By George Capsis
You read in the diminishing number of newspapers about the death of these publications, even community newspapers like The Village Voice, which died after 62 years in business.
Okay, as the Publisher of WestView, which is now in its 15th year, I wonder if we can keep this up. But maybe the more important question is: Do our readers really want us to? I mean, I would like everybody to mail in a subscription form. If they can’t afford the 12 bucks, they can have it for free. Just say, “No, no, George, I like it. Don’t give up.”
The enemy is the iPhone and the explosion of real news, fake news, and sheer nonsense. But that is all very real, right in your hand every waking hour. Still, you have to subscribe, or, God forbid, go to a stand and buy a real newspaper. The Times has gone from three cents to $2.50 a copy (forget it).
But wait, Queens City Councilman Rory Lancman wants to pass legislation that will help keep community newspapers alive. He spoke publicly with our Councilman, now Speaker, Corey Johnson, in favor of doing that. (Ouch, I missed the meeting.)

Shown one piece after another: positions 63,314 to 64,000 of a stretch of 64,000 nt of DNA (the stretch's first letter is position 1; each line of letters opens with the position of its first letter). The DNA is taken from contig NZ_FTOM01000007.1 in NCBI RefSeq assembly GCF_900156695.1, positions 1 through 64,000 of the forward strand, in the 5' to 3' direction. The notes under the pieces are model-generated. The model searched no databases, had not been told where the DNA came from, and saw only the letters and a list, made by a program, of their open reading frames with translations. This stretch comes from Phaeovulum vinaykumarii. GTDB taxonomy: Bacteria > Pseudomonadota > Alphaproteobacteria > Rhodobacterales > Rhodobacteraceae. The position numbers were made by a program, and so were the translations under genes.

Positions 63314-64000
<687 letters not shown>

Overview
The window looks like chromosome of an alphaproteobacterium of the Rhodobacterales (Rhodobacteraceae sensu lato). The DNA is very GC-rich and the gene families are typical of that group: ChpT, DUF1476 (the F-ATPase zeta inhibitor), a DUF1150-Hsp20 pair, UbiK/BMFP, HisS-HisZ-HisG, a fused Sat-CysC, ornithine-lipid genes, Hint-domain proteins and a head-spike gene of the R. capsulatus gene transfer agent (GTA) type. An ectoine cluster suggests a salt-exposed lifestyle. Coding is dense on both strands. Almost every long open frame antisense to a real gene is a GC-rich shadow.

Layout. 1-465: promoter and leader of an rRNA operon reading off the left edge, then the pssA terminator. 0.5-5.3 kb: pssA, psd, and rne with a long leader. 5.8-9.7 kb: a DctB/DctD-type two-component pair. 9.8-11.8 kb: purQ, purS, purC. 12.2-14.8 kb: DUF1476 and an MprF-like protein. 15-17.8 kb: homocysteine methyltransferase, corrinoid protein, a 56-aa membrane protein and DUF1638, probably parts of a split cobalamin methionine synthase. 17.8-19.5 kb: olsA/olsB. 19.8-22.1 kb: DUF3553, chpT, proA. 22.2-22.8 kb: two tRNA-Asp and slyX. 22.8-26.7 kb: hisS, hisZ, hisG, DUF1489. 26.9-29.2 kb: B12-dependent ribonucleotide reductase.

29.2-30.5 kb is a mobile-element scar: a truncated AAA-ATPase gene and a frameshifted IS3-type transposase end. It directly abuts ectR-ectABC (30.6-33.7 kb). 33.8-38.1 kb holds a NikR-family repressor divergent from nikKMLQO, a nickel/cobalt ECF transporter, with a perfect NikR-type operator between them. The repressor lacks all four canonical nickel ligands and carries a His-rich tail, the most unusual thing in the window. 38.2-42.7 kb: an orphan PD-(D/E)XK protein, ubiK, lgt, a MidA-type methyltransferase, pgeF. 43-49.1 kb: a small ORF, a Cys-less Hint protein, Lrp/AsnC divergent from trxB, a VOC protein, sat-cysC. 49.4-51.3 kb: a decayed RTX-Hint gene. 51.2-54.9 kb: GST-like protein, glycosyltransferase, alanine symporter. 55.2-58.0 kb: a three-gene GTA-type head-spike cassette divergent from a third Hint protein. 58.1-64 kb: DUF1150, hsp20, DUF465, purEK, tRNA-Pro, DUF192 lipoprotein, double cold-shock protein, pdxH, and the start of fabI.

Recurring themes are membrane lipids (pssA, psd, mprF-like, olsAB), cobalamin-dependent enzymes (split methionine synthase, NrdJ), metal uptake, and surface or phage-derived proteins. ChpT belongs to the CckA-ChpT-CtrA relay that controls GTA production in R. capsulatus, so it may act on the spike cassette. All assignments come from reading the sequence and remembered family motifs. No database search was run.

I sent an email to Michelle Rae, the head of the New York Press Association, to see if she could glean some ideas from the gang, but she did not seem to have any at press time. So, we are back to my simple idea.
The City of New York should pay to place full-page ads to alert and offer both sides of suggested or pending legislation, and it should do more. It should, like the Times does on occasion, provide expert opinions that small, independent newspapers can’t manage.
We have the very articulate residents of 13th Street meeting and honing collective rage at the city plan to eliminate a parking lane on 13th Street while 14th Street experiences two years of construction.
Let’s face it. More and more people are simply not looking at a newspaper any longer, and certainly not a community paper, all while electronic devices are become increasingly interactive. Very soon, our iPhones will turn themselves on in the morning to tell us the news they have detected, that we are interested in, and that’s it. For the very few years that we can still manage to turn out a Benjamin Franklin-type newspaper, we will do so, but you have to let us know you want it.